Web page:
Learning from the lessons of last time, we knew exactly where to scramble in order to get right up to the falls this time around. And in no time, we made it right to the base of the waterfall where there were a few people around, but it was by-and-large pretty quiet.
We took the photos of the falls in the brightness of the scene as well as getting a kick out of seeing the rock climbers making the ascent and descent down the vertical rock face just to the left of the falls.
We also paid attention to the fact that were were more stalks of poison oak. It seemed like this place more than the other places we’d been to in recent memory that it was real easy to rub skin with the poisonous oils of poison oak.
When Julie and I had our fill of the falls, it was just in time as large groups of people started to descend upon the scene. So we got in our peace, and these folks were about to indulge in a little fun, I’m sure.
And by 1:15pm, we were back in our car. And at this time, both of us were quite hungry and were ready to go for a late Shin-sen-gumi lunch in Fountain Valley.
We decided to head south on the Ortega Highway where we joined the caravan of cars following the slow-poke who refused to use any of the many pullouts available to them on this route (this occurred twice, with a real annoying RV causing the most traffic for the longest time).
I don’t know if this is characteristic of the stubborness of city driving or what that causes people to ignore the pullouts in winding mountainous roads, but it’s certainly causes potentially dangerous situations when those directly behind the inconsiderate slow-poke are forced to pass onto oncoming traffic complete with plenty of blind turns (especially given the high speeds of Hwy 74).
At 2:05pm, we made a brief stop at the Samy’s Camera in Irvine to pick up a polarizer for our new lens. And only thereafter did we finally have our ramen lunch at 2:30pm.
By 3:20pm, we were finally heading home where I at least got to see some March Madness Final Four action just to unwind from this pretty busy day.
Day 2: THE HEART OF EASTER
Knowing that we had to be at the parents’ by 7:30am, we woke up an hour earlier, and met up with the prepared parents just a little after 7:30am, and we left their place at 7:45am under a cloudy and cool morning.
Today, we intended to visit Heart Rock Falls near Crestline in the San Bernardino Mountains. Julie and I did this hike five years ago, but this is the first time the parents would see it.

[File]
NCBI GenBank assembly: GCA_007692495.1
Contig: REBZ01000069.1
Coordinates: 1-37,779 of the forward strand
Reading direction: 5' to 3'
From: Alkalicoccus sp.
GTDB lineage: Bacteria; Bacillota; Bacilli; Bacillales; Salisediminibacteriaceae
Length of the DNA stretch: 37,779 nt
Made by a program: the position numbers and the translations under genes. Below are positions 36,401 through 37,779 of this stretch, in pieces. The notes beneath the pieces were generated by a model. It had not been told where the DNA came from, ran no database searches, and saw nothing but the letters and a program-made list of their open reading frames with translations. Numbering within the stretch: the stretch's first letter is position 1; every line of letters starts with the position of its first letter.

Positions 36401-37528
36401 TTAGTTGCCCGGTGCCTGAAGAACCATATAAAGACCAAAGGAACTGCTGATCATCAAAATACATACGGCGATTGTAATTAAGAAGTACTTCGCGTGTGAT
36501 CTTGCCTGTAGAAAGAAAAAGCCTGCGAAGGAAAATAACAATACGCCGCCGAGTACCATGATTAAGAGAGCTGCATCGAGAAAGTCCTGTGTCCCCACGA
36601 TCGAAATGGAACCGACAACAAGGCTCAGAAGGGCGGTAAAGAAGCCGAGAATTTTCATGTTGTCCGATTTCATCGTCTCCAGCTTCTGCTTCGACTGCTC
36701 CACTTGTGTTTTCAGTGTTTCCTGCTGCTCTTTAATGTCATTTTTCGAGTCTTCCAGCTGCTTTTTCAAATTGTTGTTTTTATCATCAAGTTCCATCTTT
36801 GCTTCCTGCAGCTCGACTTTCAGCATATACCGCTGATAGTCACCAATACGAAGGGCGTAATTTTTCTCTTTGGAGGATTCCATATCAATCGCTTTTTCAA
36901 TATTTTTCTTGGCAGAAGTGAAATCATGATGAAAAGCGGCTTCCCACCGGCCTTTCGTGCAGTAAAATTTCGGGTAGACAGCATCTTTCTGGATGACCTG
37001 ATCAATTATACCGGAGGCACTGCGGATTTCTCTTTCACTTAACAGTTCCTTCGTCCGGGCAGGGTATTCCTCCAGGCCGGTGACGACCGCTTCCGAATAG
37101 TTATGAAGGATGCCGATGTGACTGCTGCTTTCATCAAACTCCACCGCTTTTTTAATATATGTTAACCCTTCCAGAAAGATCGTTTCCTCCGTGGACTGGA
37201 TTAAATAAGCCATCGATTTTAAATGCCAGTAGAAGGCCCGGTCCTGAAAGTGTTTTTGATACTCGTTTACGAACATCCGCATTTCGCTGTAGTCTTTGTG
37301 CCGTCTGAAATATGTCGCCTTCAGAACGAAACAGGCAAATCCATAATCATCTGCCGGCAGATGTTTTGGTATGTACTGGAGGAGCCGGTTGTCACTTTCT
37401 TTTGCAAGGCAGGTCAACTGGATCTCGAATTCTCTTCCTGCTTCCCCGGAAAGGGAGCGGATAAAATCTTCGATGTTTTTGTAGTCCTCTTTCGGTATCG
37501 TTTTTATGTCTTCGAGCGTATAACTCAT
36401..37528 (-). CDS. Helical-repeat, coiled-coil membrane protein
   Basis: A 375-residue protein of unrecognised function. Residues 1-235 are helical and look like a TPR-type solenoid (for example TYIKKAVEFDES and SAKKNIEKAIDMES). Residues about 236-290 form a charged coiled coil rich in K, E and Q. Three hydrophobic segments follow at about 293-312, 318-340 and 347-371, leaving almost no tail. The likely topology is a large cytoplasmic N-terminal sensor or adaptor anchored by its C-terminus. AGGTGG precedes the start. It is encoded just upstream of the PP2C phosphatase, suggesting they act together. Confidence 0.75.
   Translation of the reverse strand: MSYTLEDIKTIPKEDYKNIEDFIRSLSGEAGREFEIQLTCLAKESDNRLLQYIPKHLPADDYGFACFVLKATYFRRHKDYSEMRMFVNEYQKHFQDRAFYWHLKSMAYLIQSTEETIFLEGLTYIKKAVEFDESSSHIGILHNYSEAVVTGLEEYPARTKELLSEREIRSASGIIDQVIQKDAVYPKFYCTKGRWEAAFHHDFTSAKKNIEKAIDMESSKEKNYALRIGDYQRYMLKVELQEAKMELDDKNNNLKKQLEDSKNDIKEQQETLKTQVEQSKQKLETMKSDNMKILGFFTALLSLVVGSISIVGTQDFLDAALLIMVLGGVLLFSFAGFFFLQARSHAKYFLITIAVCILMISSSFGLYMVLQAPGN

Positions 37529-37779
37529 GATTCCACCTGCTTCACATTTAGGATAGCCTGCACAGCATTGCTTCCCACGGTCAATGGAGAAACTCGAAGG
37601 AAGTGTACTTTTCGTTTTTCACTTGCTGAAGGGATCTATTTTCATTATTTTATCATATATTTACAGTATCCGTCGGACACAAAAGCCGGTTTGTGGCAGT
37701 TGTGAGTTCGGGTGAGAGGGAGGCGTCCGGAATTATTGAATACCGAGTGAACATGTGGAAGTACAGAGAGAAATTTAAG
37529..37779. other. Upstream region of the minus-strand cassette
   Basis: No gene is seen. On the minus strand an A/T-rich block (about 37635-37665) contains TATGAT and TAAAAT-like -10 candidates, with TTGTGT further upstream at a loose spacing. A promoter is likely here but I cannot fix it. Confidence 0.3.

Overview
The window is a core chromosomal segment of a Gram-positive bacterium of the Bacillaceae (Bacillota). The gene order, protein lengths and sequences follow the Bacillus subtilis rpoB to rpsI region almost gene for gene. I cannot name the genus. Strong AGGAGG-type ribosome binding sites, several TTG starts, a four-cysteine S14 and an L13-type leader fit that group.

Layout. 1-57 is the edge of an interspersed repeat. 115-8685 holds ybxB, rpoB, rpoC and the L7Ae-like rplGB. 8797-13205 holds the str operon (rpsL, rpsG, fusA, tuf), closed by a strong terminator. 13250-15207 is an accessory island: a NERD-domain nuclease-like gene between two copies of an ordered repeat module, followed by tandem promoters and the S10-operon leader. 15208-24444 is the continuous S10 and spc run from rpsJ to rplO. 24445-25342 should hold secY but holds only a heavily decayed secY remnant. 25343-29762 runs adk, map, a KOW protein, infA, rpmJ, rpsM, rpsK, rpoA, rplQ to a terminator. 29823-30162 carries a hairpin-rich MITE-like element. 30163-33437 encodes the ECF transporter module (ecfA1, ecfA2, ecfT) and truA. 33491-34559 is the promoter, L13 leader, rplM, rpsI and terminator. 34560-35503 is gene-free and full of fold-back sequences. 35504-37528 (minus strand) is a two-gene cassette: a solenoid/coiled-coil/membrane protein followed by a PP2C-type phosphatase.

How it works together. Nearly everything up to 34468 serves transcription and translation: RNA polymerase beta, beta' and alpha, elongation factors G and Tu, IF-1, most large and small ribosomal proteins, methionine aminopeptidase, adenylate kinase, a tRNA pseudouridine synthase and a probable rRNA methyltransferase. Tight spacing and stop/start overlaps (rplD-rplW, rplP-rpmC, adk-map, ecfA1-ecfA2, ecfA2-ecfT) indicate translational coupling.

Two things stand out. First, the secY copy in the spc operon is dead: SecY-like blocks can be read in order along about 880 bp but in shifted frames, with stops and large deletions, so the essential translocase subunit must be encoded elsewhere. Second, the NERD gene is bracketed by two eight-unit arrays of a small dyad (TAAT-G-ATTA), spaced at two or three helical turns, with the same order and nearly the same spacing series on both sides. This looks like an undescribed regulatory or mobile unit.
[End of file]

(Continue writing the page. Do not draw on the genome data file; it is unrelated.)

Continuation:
The clouds looked a little ominous, dark, and low, but the forecast said the rain wasn’t supposed to come until tonight. So we were banking on this forecast as reasons to keep pushing forward without fear of getting caught in a snowstorm or something like that. And that wouldn’t be something unique as Julie and I got caught in one near San Diego two years ago!
So the drive went by pretty uneventfully as the freeways seemed to be real light. We suspected it was because today was Eastern Sunday. Whatever the case was, the driving went pretty smooth.
When we finally got to the Hwy 138 heading north towards Crestline, the road climbed pretty steeply through switchbacks with a 55mph speed limit. What was unusual about this road was that it was two lanes in both directions (4 lanes total)! Dad was saying that this highway can see Big Bear traffic, and that brought back discussions from the parents about how they used to take us to Big Bear with other family friends over Christmas.
What was striking about those memories was that we usually had snow during those trips. But these days (with the exception of this year), I wondered how often Big Bear sees snow by Christmas Day!
As we got higher up on Hwy 138 and well above 2000ft then 3000ft, we were entering the dark overhanging clouds that threatened some bad weather (though the forecast said that would happen later). Eventually, we were driving through some pretty thick fog, and that caused Dad to slow down the vehicle and stay in the slow lane, which was a good thing anyways since we were trying to follow directions to get back to the Heart Rock Falls.
Eventually, Hwy 138 and Hwy 18 branched in the fog (and our Nüvi helped all of us anticipate the upcoming off ramp), and we continued northwards on narrower roads through the outskirts of Crestline before passing through the alpine village of Valley of Enchantment.
While passing through the village, it seemed the fog started clearing up a bit, which was good news for our hike. After all, what good is a hike if you can’t see anything through the fog?
Eventually at 9am, we saw the large Camp Seeley sign and knew that was where we were to make the left turn. And once we got in, we could see the concrete ford (avoiding the private car park) we had to take before finding the informal car park and trailhead area for the falls.